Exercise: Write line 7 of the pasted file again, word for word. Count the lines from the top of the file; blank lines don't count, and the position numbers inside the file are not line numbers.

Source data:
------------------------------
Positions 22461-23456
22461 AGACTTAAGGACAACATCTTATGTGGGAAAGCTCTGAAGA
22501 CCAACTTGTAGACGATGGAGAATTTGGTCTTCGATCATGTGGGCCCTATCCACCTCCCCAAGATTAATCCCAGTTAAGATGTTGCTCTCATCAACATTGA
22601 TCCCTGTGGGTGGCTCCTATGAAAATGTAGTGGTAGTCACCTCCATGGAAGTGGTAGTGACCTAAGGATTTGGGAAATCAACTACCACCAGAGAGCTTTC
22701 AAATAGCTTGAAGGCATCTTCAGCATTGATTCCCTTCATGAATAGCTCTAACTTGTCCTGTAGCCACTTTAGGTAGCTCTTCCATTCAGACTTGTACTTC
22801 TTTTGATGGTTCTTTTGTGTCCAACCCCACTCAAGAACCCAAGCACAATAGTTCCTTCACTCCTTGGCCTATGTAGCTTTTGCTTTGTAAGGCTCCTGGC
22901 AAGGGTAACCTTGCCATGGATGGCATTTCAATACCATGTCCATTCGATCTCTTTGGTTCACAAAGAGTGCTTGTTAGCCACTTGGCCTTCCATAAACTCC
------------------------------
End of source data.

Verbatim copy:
22901 AAGGGTAACCTTGCCATGGATGGCATTTCAATACCATGTCCATTCGATCTCTTTGGTTCACAAAGAGTGCTTGTTAGCCACTTGGCCTTCCATAAACTCC